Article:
Here is an article at the St. Thomas Guild website with photos of a 15th century trestle table. Construction details of how the legs were mortised into the top and how the stretchers were attached to the front legs are shown in some close-up photos. These trestles have both an upper an lower stretcher, and a third connecting the front and back legs. For my design, I combined the shapes in the two 14th century photos, but omitted the front-to-back stretcher to make knock-down easier. Here is a photo of the trestles broken down for storage/transport:

Components of a single trestle.

The material for all the components is poplar. The legs and top were cut from 8/4 rough material. The stretchers are 3/4″ thick with 3/8″ tenons. The top stretcher is glued in at the top, and pinned in place with 4 oak dowels. The lower stretcher is glued and also pinned in place. The back leg is 1 1/2″ square.

Assembled trestle. I the top is upside-down – the chamfers should be facing the floor. This is to prevent hitting a sharp corner if you reach under the table top.

The table top was constructed by gluing up poplar boards, and is 7/8″ thick. The ends are oak breadboards to resist warping (the darker wood in the top photo). There are two 1 3/4″ thick battons attached to the underside of the table. When in use, wooden dowels are run through the battons into the top of the trestles to keep the table top from shifting.

Breadboard end on the table top. Oak was used for the breadboard to better resist warping.

Here are some photos to illustrate how the front legs were constructed.

After the stretchers were mortised into the legs, before parts were cut to the final shapes. You can see how the top tenons were laid out on the rectangular legs.
A similar photo, after the legs were tapered, showing the layout of the tenons on the upper stretcher. Note the stretcher tenons are perpendicular to the inner face of the legs which is not tapered.

Before final assembly, the stretcher pieces and legs were finished with an outdoor-safe finish. The stretcher tenons were pinned in place with oak dowels with a slight amount of draw-boring. After the legs were glued up, the top board was marked for the square tenons. These tenons were drilled and then evacuated for tight fit to reduce racking. After both trestles were completed, they were positioned on the table top such that the outermost legs were lined up with the edge of the table. The battons were installed on the underside of the top, and the dowel holes lined up with the top board of the trestles, which were drilled and fit for the connecting dowels.

Three furniture projects for an outdoor kitchen: knock-down cooler chest.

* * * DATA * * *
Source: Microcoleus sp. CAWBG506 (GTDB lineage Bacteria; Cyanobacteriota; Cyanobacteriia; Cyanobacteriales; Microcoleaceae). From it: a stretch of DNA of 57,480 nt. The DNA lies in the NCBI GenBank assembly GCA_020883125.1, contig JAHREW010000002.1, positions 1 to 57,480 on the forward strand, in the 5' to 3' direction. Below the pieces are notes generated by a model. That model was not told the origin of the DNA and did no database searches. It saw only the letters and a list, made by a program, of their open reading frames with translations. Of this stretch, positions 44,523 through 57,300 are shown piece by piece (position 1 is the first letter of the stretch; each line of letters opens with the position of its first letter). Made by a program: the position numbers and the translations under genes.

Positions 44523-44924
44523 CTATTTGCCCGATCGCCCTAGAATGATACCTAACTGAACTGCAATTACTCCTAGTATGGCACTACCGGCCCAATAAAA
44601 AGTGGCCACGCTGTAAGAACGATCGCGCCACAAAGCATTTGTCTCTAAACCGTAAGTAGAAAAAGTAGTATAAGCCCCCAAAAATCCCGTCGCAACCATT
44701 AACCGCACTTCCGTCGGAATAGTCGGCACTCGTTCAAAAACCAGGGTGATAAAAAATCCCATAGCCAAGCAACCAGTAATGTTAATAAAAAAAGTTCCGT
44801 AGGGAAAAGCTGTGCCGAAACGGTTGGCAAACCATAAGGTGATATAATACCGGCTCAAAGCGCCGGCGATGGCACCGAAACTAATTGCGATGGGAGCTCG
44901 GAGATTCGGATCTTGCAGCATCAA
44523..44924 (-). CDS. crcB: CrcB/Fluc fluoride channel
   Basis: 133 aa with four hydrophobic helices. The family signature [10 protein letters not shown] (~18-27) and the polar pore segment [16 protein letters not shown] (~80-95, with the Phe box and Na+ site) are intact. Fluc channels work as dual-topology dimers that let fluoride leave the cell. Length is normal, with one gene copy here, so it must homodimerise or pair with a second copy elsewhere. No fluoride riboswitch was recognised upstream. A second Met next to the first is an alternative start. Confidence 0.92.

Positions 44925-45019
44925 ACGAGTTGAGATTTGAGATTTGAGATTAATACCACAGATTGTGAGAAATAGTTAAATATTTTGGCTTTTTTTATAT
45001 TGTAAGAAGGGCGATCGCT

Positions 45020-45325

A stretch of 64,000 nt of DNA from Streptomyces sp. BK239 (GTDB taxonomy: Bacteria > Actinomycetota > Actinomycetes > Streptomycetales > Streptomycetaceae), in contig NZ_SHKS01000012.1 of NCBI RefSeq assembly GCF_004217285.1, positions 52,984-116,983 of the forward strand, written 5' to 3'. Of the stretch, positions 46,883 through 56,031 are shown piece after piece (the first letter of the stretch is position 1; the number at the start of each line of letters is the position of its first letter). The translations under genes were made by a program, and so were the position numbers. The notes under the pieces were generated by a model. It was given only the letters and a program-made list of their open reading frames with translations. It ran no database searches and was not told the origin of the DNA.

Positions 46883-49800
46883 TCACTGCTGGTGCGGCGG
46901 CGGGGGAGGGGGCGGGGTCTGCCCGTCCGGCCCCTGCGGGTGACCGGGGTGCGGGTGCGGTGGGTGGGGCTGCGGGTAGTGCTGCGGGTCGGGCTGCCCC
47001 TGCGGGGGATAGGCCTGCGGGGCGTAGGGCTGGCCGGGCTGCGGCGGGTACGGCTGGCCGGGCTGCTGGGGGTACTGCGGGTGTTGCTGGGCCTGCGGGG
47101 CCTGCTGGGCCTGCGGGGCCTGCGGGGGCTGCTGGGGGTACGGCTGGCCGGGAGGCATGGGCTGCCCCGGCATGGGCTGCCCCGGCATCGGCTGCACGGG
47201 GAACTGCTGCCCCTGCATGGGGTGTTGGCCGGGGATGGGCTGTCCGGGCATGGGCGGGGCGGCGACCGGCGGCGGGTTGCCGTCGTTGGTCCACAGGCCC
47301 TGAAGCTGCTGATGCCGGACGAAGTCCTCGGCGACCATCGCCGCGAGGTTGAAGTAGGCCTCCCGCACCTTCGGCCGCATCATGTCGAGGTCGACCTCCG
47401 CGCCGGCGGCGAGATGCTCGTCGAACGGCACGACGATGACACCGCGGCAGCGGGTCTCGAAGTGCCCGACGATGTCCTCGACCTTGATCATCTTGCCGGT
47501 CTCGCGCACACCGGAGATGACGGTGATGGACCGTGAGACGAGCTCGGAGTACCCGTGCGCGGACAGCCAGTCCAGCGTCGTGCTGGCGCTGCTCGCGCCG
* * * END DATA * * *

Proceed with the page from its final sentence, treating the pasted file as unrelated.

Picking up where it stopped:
Three furniture projects

In the Summer of 2019, plans were made for a 14th century deed of arms to be held in the late Spring of 2020. My friend Casey asked if I would be interested in helping prepare hospitality for the knights captured during the day. We planned to try our hand at not only producing documented recipes with proper presentation but hoped to run our camp kitchen using 14th century procedures and technology.

As part of that effort, I resolved to create some furniture to enhance the period appearance of our kitchen encampment. I started on designing three pieces in September of 2019 after discussing plans with Casey at Pennsic. The requirements were to build pieces with period appearance that could also be broken down for transport to this and other, future, events.

The first piece would be a chest to conceal a modern plastic cooler. I’d built a cooler chest many years ago based on this article at bloodandsawdust.com. That initial chest has served me at Pennsic and other events for many years. It is not really based on any particular period example, and was sized for a 60 qt Coleman cooler, with very little extra space once the cooler was placed inside. The lid, front and back were dimensional lumber pine boards, with plywood sides and floor. I used the panel brackets from Lee Valley that were shown in the Blood and Sawdust post. Unfortunately, they are no longer available.

First cooler chest in 2010, with its own rain/sun awning.
The new cooler chest

For the medieval kitchen project, I thought I’d build a chest that was more closely based on a period example. I turned to Die gotischen Truhen der Lüneburger Heideklöster, a book describing the chests (Truhen) of the six con-
vents of the Lüneburg Heath – Walsrode, Ebstorf, Lüne, Isenhagen, Medingen, and Wienhaus. The particular chest I chose to base my version on was chest number 212 from Kloster Wienhausen dated to about 1300. Here are images from the book of the front and interior of the chest:

Truhe TR-NR 212
Interior or Truhe 212

Here is an article about chests from Isenhagen from the St. Thomasguild blog:

Article about similar chests from St. Thomas Guild: https://thomasguild.blogspot.com/2012/12/medieval-chests-from-kloster-isenhagen.html

Finally, an image from the Kloster Wienhausen web page showing the variety of chest at the convent: